Almost exactly one year ago, the St. Paul Center for Biblical Theology and Emmaus Academic (under the direction of Dr. Scott Hahn) teamed up with the Aquinas Institute, the organization behind the famous opera omnia project led by Dr. John Mortensen. The Thomistic Institute has for several years been working diligently at producing a single complete set of the writings of St. Thomas Aquinas, with Leonine Latin and English translation side-by-side throughout. This particular author recently received a free sample copy of volume number 55—”Opusculum I”—as a gift from the St. Paul Center for review. Of the same series, I already have Aquinas’s biblical commentaries on St. Paul’s letter to the Romans and the gospels of Matthew and John, plus the entire fourth book of his commentary on the Sentences of Peter Lombard.

These volumes are a handful, sizing at about 11.5 inches tall by 8.5 inches wide. They are bound very well and encased within a beautiful blue imitation-leather hardback. The pages feel appropriately thick and almost elegant, with eye-friendly font and dimensions. Finally, there is sufficient marginal space for annotation, especially at the top and bottom of the pages. All in all, this series is splendidly beautiful and easily becomes the envy of any bookshelf, especially after one has compiled a number of volumes.

The most significant aspect of this series, however, is what is found printed on the paper. Not only does this Opera Omnia series provide stunning side-by-side Latin and English of Aquinas’s texts, although that alone would be worthy of attention. No, instead, the real contribution of this series is twofold. First, and most importantly, the Leonine critical Latin edition is made easily accessible to Thomistic scholars in a printed format that will (most likely) fit on office and home bookshelves practically anywhere. This is a major improvement from the opera omnia series that are generally only found as oversized volumes in the reference sections of theological libraries, if they even have them. Second, and quite interestingly, the entirety of Aquinas’s works will be made available in English for the first time ever. It is true that the Aquinas Institute has been relying on several previous English translations to populate their series; however, there are still many works that previously have never been translated beyond a few snippets here and there. Most especially, I am thinking of Aquinas’s massive Commentary on Lombard’s Sentences, but even several of his biblical commentaries, his correspondences, and his lesser known treatises. Because of the availability of the Leonine texts and because of the wave of new English translations, this series marks a major milestone in Thomistic scholarship.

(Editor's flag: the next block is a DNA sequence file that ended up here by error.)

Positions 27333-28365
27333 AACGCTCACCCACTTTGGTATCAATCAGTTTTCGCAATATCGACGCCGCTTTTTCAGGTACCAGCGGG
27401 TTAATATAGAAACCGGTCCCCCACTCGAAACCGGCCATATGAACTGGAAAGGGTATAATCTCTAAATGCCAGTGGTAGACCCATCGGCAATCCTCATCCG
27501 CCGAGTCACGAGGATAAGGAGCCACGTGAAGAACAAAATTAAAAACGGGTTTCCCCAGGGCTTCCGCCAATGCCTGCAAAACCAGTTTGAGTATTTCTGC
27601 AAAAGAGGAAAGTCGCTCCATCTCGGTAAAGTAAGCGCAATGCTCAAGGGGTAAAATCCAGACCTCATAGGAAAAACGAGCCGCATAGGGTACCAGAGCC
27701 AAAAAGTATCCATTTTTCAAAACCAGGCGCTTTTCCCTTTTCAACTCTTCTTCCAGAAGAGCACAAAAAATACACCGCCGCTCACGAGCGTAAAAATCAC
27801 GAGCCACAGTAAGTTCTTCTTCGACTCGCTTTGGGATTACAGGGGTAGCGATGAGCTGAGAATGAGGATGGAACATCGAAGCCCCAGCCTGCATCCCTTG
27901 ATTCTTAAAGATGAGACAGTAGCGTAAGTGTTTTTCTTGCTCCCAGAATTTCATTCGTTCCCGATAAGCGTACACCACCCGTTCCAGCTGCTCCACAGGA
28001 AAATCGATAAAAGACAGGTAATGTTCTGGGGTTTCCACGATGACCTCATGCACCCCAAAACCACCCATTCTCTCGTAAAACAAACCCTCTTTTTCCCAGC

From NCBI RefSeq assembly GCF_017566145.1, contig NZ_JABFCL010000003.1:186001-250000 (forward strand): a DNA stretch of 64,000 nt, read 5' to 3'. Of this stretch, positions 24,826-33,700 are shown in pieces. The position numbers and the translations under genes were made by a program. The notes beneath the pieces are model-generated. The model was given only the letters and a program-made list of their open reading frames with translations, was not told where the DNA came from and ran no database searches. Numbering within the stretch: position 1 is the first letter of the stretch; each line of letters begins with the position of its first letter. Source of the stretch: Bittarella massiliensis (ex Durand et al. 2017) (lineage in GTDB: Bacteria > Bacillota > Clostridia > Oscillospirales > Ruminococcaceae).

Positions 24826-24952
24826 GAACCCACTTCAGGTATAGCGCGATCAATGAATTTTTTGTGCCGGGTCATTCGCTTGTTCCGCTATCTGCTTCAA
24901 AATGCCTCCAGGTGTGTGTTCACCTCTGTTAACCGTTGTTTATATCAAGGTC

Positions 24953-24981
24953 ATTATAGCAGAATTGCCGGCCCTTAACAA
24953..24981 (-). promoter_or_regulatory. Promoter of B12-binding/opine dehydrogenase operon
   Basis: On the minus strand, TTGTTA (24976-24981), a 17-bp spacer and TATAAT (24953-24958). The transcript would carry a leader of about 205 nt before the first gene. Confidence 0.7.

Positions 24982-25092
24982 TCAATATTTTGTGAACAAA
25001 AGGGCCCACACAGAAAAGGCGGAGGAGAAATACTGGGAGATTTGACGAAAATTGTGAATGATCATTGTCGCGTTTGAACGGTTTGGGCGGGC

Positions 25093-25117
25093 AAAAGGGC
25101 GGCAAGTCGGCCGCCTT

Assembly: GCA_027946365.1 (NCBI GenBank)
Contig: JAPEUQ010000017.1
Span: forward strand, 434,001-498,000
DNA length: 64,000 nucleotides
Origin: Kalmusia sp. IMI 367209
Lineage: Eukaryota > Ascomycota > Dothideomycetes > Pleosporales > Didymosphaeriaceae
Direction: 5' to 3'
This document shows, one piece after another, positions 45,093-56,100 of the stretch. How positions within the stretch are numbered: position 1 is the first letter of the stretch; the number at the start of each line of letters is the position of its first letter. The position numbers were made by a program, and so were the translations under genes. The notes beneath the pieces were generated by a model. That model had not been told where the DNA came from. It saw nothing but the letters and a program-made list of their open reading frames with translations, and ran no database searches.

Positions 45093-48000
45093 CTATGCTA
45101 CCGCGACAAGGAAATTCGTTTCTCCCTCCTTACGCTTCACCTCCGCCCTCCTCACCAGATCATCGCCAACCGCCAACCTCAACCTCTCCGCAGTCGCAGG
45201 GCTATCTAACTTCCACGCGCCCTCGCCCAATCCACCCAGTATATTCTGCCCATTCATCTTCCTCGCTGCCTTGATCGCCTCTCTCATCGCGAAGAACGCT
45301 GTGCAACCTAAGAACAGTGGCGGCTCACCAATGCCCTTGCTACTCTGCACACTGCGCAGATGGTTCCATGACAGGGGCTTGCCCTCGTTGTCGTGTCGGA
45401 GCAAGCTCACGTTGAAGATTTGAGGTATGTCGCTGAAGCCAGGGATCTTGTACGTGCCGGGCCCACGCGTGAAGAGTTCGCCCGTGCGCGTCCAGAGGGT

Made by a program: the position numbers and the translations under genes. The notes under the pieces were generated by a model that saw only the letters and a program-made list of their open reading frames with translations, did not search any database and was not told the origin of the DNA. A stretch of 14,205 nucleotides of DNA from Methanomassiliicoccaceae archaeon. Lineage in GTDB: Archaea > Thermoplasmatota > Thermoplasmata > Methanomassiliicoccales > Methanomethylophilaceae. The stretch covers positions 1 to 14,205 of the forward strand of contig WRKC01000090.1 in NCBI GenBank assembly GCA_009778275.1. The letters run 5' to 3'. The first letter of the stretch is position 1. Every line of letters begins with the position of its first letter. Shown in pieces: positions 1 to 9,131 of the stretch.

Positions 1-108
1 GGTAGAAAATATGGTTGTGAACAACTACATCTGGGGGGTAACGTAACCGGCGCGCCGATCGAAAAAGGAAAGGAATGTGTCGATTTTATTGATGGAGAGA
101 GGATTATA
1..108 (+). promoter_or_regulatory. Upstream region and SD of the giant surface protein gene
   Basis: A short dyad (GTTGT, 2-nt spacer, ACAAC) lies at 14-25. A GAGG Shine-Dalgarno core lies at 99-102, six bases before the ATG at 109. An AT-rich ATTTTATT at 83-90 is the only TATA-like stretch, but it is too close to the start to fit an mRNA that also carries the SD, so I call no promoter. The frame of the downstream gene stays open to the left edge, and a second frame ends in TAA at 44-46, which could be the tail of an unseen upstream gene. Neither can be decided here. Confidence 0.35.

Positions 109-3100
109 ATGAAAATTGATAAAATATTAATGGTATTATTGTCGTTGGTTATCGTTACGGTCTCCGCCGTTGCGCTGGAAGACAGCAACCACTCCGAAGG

As one can see from the St. Paul Center website, there are only select series available for purchase. A fuller picture of the publication process for individual volumes still in the works can be found on the Aquinas Institute website. Additionally, they have made available many of the texts online at Even though there are still several volumes yet to be published, once the entire series is complete, it will be well worth the wait. In the meantime, there is plenty to enjoy and to use until then!

- Reviewed by Brandon L. Wanless

New Book from Lawrence Feingold: An Introduction to Fundamental Theology

New Book from Lawrence Feingold: An Introduction to Fundamental Theology

As the various debates and crises of the 20th century illustrate, the specific focus of fundamental theology addresses some of the most contentious and pertinent aspects of theological and ecclesial reflection within the (post-)modern milieu. Dr. Lawrence Feingold’s recent volume, Faith Comes from What Is Heard: An Introduction to Fundamental Theology, published by Emmaus Academic, provides the reader with a much-needed “textbook” (xix) that faithfully and perspicaciously navigates the decisive waters of fundamental theology.